Which relative dating. technique(s) did you use to figure out the order of. the layers? Examine the following diagrams. Columns I and II contain rock layers A, B, C and D, E, F. Both columns. were taken from the same dig site. 3. Which two layers are of approximately the same age? Fossils Worksheet – .

Peter Jaeger Pete currently teaches middle school Science, college level introductory Science, and has a master’s degree in Environmental Education. People used to think that Earth was static, and that it never changed. Gradually, a body of evidence was gathered that made no sense in this model. Alfred Wegener, Geologic Supersleuth, laid the groundwork for a whole new theory for the large-scale changing nature of the earth.

Background on the Ground Have you ever had the experience where you see a younger relative or friend after not seeing them for a few years, and you’re taken aback at how much they have grown? We have an image in our minds as to what they looked like the last time we saw them, and they are much different. If the continents of the earth move and grow, why don’t we notice that?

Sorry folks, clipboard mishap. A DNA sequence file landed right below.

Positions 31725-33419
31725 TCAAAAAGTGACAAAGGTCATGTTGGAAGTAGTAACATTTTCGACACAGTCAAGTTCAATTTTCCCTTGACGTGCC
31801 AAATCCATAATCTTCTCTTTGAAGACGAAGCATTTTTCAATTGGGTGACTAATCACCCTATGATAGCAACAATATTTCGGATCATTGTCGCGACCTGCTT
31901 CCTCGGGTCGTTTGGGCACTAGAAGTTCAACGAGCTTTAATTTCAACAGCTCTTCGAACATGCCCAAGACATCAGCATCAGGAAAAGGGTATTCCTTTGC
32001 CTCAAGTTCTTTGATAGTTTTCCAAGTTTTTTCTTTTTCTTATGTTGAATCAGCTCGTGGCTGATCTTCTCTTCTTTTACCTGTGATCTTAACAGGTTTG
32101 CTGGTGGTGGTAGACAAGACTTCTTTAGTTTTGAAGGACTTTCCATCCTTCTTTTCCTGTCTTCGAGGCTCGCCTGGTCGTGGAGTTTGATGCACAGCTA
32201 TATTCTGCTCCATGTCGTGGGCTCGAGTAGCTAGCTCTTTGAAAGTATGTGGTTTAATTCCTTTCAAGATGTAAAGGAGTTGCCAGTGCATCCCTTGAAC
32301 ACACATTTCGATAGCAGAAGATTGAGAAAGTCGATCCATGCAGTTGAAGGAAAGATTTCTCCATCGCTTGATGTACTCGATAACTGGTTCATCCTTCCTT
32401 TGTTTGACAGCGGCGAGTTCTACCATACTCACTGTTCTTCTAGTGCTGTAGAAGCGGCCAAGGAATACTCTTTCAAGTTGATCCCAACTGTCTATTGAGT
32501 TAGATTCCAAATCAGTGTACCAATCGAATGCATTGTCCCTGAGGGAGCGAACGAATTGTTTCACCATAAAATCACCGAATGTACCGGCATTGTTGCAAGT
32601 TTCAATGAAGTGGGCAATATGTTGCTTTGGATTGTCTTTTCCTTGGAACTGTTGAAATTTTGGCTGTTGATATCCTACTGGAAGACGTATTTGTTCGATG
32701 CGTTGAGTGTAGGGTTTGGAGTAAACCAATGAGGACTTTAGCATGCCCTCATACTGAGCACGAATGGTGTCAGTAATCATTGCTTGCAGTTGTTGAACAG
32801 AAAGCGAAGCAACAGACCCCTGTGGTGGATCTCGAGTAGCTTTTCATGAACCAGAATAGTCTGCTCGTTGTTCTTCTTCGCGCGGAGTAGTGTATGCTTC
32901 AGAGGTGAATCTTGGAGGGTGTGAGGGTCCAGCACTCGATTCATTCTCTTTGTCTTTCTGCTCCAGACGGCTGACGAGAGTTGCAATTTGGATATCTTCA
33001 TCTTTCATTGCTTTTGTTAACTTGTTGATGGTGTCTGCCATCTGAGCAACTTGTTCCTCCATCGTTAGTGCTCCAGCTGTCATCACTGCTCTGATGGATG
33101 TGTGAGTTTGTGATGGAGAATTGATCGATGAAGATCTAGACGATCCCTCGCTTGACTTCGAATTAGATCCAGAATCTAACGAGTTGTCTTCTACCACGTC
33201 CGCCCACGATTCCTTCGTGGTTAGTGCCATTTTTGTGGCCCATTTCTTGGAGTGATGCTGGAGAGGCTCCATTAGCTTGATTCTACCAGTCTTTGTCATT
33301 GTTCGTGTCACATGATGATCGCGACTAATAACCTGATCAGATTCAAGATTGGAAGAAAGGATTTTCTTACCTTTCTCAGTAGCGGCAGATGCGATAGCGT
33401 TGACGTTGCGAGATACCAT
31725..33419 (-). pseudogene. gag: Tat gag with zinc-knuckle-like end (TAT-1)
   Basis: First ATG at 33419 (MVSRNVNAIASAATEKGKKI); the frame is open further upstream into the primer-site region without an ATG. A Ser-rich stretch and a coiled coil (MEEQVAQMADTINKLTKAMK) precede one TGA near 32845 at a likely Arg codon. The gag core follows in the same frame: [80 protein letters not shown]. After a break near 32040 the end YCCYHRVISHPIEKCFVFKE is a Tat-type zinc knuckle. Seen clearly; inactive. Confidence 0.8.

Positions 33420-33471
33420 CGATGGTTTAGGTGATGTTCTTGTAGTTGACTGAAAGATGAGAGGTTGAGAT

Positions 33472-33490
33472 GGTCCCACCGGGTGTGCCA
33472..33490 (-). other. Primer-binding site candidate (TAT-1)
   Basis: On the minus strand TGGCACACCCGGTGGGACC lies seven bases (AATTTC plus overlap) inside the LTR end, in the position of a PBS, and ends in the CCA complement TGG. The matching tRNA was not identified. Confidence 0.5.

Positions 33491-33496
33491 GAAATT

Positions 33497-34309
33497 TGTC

How Plate Movement Affects Earthquakes, Tsunamis & Volcanic Eruptions

Earthquakes, volcanoes, and tsunamis are all dangerous natural disasters, but they also have something else in common – tectonic plate movement. In this lesson, you’ll see how these seemingly different events actually come from similar geological beginnings. Moving Puzzle Pieces The top layer of Earth is an interesting place. Also known as the ‘crust,’ this thin, solid layer is much more than meets the eye. If Earth were an apple, the skin of that apple could represent the crust in terms of thickness and location.

For example, why might one fossil require the use of radiocarbon dating, the law of superposition (layering), and observations of reversals in Earth’s magnetic field? Following research and discussion, students should choose one geologic dating technique and .

Many of the creatures of the ancient oceans had strange and complex body shapes. What explains their body shapes? Using creatures from the ancient oceans as examples, discuss how a successful body plan may exist virtually unchanged for hundreds of millions of years while others have become extinct. Hypothesize reasons, motivations and explanations for the first sea creatures stepping out of the ocean.

What do you think motivated the first creature to leave the ocean for land? Why do you think scientists study ocean creatures so carefully? What do we learn from the evolution of organisms in the sea? Brainstorm how life on our planet would differ today if a different set of organisms not including vertebrates had survived the Cambrian period.

Relative Dating Practice 2015